The Department of the Treasury’s Office of Foreign Assets Control (OFAC) published the Cyber-Related Sanctions Regulations that became effective on December 30, 2015. The new regulations implement Executive Order 13694 and authorize the imposition of economic sanctions on those found to be responsible for, as well as those who significantly benefit from, malicious cyber attacks or cyber theft. The regulations do not identify specific individuals or entities who will be sanctioned, nor do they indicate any sort of immediate compliance obligations for U.S. companies. Some notable regulations include: Sanctions on identified entities who participate in cyber-enabled activities that are reasonably likely to have resulted in a significant threat to the national security, foreign policy, economic health or financial stability of the United States. Sanctions on identified entities who trade or engage in other transactions with people named on OFAC’s SDN List pursuant to E.O. 13694.     You can find more details about the Cyber-Related Sanctions Regulations here.

Georgetown’s Third Annual Cybersecurity Law Institute – A Recap of Informative Programming

The Georgetown University Law Center held its annual Cybersecurity Law Institute on May 20 and 21, 2015.  The event, billed as the only cybersecurity conference geared primarily for attorneys, focused on providing both practical how-to advice for attorneys working on cybersecurity while also discussing the future of cybersecurity.  eWhite House Watch had the opportunity of attending the conference as part of the Institute’s Press Corps, and found the sessions and networking opportunities fascinating.   The highlight of the event came on its first day when both James B. Comey, the director of the FBI, and Leslie Caldwell, Assistant Attorney General in charge of the DOJ Criminal Division, spoke to the assembled conference goers.  Director Comey demonstrated a solid understanding of the cybersecurity threats facing the nation.  He repeatedly emphasized the importance of private companies' collaborating with the FBI to address the most pressing of cyber threats.  He noted that even though the FBI has not always had a stellar record in working with the private sector, it hastaken great steps to improve its relationship with private enterprise since the financial attacks of 2012.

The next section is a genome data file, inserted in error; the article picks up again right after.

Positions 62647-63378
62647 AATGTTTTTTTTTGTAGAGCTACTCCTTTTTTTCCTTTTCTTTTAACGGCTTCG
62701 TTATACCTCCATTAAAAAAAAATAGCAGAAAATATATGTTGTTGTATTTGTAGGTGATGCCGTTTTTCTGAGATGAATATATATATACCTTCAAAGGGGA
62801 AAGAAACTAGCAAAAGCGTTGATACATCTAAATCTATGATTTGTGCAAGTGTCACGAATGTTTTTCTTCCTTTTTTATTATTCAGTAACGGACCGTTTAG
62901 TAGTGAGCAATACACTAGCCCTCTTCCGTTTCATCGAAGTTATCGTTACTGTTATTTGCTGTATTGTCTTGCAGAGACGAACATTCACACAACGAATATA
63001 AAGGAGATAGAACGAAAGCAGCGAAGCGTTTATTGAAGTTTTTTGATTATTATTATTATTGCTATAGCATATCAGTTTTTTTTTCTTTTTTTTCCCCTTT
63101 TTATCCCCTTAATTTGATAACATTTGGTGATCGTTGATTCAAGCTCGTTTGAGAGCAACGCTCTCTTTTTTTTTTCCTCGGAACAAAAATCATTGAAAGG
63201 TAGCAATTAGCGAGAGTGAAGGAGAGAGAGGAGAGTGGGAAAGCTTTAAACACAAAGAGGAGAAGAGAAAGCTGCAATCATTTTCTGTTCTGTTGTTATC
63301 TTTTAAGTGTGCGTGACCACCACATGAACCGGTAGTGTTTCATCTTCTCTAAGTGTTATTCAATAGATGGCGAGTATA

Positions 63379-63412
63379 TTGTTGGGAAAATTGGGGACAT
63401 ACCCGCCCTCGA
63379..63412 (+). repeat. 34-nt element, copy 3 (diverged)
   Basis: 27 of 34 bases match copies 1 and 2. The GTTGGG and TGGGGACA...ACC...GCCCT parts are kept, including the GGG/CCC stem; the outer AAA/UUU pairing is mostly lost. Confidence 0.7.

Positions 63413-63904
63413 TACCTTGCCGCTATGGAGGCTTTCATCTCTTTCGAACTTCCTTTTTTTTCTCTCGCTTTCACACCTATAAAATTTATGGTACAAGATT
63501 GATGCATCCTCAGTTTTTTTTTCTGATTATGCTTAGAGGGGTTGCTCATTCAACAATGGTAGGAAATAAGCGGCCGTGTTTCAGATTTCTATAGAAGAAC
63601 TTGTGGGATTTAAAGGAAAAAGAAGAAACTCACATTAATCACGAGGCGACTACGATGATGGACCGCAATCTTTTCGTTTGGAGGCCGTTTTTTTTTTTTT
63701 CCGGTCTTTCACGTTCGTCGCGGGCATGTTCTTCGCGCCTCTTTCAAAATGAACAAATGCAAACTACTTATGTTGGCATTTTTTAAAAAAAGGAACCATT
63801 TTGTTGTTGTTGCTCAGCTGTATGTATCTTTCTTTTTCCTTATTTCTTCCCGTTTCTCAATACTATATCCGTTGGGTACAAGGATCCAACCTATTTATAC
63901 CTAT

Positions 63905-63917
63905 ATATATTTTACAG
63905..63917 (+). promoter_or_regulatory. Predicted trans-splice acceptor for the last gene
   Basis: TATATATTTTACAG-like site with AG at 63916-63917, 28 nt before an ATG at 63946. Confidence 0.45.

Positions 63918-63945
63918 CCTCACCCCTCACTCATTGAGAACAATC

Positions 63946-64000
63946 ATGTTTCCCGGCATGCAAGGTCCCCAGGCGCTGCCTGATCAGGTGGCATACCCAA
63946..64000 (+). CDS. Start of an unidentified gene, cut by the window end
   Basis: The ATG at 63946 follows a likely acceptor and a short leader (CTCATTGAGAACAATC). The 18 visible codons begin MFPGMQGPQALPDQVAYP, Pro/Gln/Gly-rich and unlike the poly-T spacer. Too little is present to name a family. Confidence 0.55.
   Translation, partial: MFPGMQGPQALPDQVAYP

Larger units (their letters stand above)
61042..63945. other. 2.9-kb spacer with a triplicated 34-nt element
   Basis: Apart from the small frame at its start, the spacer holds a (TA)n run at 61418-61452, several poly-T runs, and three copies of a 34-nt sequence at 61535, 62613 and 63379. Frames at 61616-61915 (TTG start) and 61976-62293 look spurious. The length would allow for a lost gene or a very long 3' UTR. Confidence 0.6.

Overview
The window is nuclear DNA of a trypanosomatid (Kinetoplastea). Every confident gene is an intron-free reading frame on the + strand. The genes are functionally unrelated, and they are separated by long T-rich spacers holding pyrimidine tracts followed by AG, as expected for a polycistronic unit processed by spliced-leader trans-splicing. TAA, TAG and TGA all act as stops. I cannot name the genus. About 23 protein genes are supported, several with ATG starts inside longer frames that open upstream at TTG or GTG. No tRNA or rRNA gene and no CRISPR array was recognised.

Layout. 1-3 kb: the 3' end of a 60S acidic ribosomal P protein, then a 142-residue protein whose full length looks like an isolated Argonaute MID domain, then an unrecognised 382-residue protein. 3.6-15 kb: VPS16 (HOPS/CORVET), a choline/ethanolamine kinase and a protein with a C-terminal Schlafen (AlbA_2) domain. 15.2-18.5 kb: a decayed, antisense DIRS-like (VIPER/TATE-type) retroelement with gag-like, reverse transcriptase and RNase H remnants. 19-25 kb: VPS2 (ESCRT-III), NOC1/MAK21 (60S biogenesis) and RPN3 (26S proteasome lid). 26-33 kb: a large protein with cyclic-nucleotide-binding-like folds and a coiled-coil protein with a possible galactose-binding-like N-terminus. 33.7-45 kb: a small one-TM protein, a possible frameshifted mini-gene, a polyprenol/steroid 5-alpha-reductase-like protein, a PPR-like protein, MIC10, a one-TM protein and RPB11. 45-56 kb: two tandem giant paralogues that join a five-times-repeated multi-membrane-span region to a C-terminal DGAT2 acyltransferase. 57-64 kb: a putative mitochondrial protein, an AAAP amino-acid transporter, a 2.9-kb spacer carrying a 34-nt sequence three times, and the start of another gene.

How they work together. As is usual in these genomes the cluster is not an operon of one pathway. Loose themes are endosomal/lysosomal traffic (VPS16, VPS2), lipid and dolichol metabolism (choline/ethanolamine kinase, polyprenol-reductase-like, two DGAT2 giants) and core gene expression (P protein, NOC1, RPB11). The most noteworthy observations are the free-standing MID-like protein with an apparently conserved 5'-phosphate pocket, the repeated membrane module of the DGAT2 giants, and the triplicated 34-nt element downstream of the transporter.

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House Faces Both Support and Criticism over Cybersecurity Bills Discussed this Past Week

As reported by The Hill this past week, the House was set to discuss two important Cybersecurity Bills, both expected to pass. According to the proposed bill, the Protecting Cyber Networks Act is intended “to improve cybersecurity in the United States through enhanced sharing of information about cybersecurity threats, and for other purposes.” Separately, the National Cybersecurity Protection Advancement Act is an amendment to the Homeland Security Act of 2002 and according to that proposed bill it is expected “to enhance multi-directional sharing of information related to cyber-security risks and strengthen privacy and civil liberties, protections, and for other purposes.. On the surface, neither of the proposed bills seems problematic. There is some significant support for the bill, as noted in The Hill’s piece Tech will be watching cyber vote – in that the Information Technology Industry Council (ITI) has already sent a letter to the House expressing its support for the bills. In the letter ITI said that it “firmly believe[s] that passing legislation to help to increase voluntary cybersecurity threat information and sharing between the private sector, is an important step Congress can take to enable all stakeholders to address threats, stem losses, and shield their systems, partners and customers.”